In the validation study, men’s and women’s scores on the subscales were significantly different at p < .001 (Milhausen et al., in press); effect sizes were moderate and very large (Hyde, 2005). Women scored higher on Inhibitory Cognitions, Relationship Importance, Partner Characteristics and Behaviors, and Dyadic Elements of the Sexual Interaction. Men scored higher on Arousability and Setting (Unusual or Unconcealed; Milhausen et al., in press).
The SESII-W/M will likely be a useful measure in investigations in which propensity for sexual inhibition and excitation in response to specific situations or stimuli must be measured identically for men and women. Researchers are encouraged to use the SESII-W/M for this purpose. The authors would appreciate receiving information about the results obtained with the measure.
Additional affiliation information: Robin R. Milhausen, The Kinsey Institute for Research in Sex, Gender, and Reproduction; Rural Center for AIDS/STD Prevention, Indiana University, Bloomington. Cynthia A. Graham, The Kinsey Institute for Research in Sex, Gender, and Reproduction; Rural Center for AIDS/STD Prevention.
Stephanie A. Sanders, Rural Center for AIDS/STD Prevention; Department of Gender Studies, Indiana University, Bloomington.
The next set of items asks about things that might affect your sexual arousal. Other ways that we refer to sexual arousal are feeling “turned on,” “sexually excited,” and “being in a sexual mood.” Men and women describe their sexual arousal in terms of genital changes (being “hard,” being “wet,” tingling sensations, feelings of warmth, etc.). Men and women also mention non-genital sensations (increased heart rate, temperature changes, skin sensitivity, etc.) or feelings (anticipation, feeling “open,” etc.).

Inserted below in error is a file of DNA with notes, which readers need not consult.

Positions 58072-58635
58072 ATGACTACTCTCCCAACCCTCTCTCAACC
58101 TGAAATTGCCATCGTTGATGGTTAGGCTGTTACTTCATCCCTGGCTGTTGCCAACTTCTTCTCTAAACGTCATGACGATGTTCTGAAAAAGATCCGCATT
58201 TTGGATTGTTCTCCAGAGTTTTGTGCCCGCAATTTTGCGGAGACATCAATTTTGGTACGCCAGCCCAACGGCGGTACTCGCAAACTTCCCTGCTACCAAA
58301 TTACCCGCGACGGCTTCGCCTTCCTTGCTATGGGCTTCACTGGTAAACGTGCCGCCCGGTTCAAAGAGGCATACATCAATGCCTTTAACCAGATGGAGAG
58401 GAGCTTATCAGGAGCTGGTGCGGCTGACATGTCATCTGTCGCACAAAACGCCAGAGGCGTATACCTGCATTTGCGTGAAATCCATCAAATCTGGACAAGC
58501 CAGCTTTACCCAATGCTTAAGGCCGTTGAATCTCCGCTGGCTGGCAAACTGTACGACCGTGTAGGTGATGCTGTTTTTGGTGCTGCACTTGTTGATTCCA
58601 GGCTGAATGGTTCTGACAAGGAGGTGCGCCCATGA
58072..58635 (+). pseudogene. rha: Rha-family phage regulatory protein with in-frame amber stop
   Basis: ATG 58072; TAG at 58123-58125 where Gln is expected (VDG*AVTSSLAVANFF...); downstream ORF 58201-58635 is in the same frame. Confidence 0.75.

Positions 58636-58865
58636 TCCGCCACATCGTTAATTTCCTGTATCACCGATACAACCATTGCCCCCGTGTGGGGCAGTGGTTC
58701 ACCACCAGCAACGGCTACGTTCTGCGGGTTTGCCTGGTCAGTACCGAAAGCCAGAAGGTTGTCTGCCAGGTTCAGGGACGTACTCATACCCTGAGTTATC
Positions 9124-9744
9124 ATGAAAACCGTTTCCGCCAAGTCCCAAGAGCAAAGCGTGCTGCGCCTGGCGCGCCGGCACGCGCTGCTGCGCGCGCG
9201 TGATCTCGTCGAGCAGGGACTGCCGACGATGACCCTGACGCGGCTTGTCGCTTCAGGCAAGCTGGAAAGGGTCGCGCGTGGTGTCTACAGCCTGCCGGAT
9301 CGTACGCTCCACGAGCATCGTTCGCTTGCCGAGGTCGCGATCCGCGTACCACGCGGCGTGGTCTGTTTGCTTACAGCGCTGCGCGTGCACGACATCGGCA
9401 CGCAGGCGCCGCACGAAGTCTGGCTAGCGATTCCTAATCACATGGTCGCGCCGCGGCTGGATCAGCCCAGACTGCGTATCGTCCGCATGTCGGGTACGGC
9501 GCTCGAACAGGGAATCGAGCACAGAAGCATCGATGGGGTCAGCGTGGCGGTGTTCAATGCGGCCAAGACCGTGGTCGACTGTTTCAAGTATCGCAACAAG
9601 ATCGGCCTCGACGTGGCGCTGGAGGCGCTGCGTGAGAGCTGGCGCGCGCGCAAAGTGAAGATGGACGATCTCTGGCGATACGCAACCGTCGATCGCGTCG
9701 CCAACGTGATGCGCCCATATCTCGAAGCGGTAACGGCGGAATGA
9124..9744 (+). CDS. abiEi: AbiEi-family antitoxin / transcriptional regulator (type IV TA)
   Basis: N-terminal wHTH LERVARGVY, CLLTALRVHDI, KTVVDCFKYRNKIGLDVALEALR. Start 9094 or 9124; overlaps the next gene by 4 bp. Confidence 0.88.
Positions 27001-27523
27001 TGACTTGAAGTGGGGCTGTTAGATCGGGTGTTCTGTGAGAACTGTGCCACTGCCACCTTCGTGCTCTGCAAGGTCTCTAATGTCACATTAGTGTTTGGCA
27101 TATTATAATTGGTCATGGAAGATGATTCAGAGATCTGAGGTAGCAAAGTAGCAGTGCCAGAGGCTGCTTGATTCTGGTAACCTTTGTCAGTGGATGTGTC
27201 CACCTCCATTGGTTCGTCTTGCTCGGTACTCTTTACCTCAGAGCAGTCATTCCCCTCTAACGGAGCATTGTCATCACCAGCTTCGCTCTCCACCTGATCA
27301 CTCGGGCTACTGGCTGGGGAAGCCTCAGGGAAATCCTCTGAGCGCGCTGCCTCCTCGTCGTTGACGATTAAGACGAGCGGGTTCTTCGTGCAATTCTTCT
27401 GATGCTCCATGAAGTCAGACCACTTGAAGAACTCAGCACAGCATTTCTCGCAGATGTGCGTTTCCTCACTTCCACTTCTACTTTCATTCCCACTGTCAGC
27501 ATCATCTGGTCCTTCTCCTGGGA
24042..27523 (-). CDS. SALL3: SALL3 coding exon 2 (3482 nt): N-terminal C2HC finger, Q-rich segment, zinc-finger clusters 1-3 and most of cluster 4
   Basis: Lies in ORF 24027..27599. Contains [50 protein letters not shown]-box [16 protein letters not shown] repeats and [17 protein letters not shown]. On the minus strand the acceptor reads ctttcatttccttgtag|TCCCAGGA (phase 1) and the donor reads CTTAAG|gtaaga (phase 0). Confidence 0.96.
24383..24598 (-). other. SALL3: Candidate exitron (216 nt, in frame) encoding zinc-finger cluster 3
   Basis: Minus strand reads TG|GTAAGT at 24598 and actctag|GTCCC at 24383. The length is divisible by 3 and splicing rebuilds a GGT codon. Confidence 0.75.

We are interested in what would be the most typical reaction for you now. You might read a statement that you feel is not applicable to you, or a statement that refers to a situation that may have occurred in the past but is not likely to occur now. In such cases please indicate how you think you would respond, if you were in that situation. Some of the questions sound very similar, but are different; please read each question carefully and then mark the response which indicates your answer. Don’t think too long before answering. Please give your first reaction to each question. a
- Inhibitory Cognitions
Sometimes I have so many worries that I am unable to get aroused.
If I feel that I am expected to respond sexually, I have difficulty getting aroused. Sometimes I feel so “shy” or self-conscious during sex that I cannot become fully aroused.